From Runaway Murder
“So how is the new job going anyway?” my best friend Vanessa
asked as she swung the cab into the station’s car parking lot.
It was already busy, people hurrying through the turnstiles, drag‐
ging their luggage or clutching a toddler’s hand. I couldn’t help but
smile. The hustle and bustle of the station always got my heart pump‐
ing. It reminded me of my time in Europe as a young adult, when I’d
splurged on a Eurail Pass after graduating college. I’d crisscrossed the
continent, meeting new people, drinking in experiences, and growing
beyond what I’d thought possible. And falling in love for the first time.
Yes, I fell in love with travel, Europe, and a sweet, sweet French boy,
Trains would forever equal excitement to me.
I got out of the cab without answering Vanessa and looked around,
my arm resting on the open door. I found the mix of old and new
intoxicating—the state-of-the-art commuter trains next to the luxury
vintage carriages that captured people’s attentions.
The scent of diesel clung to the air, the quintessential smell of the
station complemented by the aroma of summer. Whenever I smelled
diesel anywhere else, I was instantly transported back to the station,
back to huddles of eager people waiting to discover what their day
had in store for them. Back to the thrill I felt every time I stepped
onto the train.
The sun was high in the sky, beating down on us mercilessly, and it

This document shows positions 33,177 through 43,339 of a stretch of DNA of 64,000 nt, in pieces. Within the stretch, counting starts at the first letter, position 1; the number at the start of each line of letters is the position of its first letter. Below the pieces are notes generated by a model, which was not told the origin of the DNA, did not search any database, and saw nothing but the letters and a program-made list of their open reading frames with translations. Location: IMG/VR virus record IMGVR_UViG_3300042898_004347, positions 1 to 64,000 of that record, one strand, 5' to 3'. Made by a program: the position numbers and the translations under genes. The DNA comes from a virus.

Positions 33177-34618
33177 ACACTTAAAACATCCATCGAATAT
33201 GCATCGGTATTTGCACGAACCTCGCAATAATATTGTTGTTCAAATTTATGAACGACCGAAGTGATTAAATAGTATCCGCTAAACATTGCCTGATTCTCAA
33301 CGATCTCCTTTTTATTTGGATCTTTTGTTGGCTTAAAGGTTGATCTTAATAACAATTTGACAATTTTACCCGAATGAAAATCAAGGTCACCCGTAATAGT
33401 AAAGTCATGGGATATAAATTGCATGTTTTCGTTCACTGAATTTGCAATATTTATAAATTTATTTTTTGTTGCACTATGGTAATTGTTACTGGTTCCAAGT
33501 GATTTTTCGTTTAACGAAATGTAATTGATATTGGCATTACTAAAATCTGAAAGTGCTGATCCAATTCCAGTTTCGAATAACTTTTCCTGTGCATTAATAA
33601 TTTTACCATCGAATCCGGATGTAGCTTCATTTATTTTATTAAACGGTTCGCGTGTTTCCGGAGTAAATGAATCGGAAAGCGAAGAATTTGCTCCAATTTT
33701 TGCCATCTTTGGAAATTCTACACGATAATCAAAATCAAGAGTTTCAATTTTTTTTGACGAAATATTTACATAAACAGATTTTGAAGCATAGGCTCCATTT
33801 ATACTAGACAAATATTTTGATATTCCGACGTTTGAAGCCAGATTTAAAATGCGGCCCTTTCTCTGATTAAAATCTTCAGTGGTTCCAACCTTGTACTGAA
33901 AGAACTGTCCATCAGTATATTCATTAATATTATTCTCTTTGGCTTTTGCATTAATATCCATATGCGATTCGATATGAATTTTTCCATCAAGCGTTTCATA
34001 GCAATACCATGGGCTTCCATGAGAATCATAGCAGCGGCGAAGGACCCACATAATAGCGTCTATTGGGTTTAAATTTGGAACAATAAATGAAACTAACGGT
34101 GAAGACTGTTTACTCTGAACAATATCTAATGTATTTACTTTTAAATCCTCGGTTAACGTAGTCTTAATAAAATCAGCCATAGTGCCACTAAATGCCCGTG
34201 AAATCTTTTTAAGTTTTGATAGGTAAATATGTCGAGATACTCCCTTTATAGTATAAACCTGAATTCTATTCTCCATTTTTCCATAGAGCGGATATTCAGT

brought with it that peculiar feeling of possibility and hope that
summer always brought. I raised my face, embracing the warm rays
with my smile, and I let the now-familiar sounds wash over me: the
chatter and excitement of the passengers, the whistle of the station
master, the gentle thrumming of the trains as they awaited their
guests. And in the background, my own train chugged, steam rising
up from the vent as it idled on its track.
I say my train, but of course it wasn’t mine. It felt like it though,
even then, after only two months of working on it. It’d already
become a second home to me, and one I’d fallen in love with. It was an
old-style steam engine, controlled by a brilliant team of technicians
and engineers, all wearing retro uniforms. Every day, we would wind
our way through forty miles of majestic redwood forests, scenic
mountain meadows, and over thirty trestle bridges in Northern Cali‐
fornia, and every day, it took my breath away.
Me? I was the chef—the first ever female executive chef of the